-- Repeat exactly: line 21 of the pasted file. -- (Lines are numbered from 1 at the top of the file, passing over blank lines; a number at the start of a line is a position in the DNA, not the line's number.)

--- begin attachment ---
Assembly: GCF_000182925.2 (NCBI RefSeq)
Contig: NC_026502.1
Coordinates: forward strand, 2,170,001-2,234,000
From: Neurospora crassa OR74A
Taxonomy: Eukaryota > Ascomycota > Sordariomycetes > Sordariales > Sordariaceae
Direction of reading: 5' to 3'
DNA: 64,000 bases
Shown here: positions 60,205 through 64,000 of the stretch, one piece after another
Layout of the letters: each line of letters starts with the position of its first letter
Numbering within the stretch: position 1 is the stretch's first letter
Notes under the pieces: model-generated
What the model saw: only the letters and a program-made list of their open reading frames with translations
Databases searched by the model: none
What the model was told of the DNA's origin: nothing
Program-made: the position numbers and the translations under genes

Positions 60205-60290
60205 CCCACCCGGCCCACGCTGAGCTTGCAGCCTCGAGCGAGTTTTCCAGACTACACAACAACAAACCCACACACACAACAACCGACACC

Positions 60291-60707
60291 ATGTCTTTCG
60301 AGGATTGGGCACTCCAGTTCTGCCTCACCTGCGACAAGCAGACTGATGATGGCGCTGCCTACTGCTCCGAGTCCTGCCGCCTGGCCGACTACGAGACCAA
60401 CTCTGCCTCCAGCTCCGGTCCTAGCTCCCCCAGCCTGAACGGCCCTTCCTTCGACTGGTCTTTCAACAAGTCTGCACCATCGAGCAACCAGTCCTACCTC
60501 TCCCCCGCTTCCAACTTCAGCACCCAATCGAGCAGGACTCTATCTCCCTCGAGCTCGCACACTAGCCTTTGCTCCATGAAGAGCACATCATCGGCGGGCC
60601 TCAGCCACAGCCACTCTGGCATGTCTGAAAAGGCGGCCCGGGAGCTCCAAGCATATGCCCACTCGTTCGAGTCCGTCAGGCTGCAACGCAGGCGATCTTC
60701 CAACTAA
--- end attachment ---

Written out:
60401 CTCTGCCTCCAGCTCCGGTCCTAGCTCCCCCAGCCTGAACGGCCCTTCCTTCGACTGGTCTTTCAACAAGTCTGCACCATCGAGCAACCAGTCCTACCTC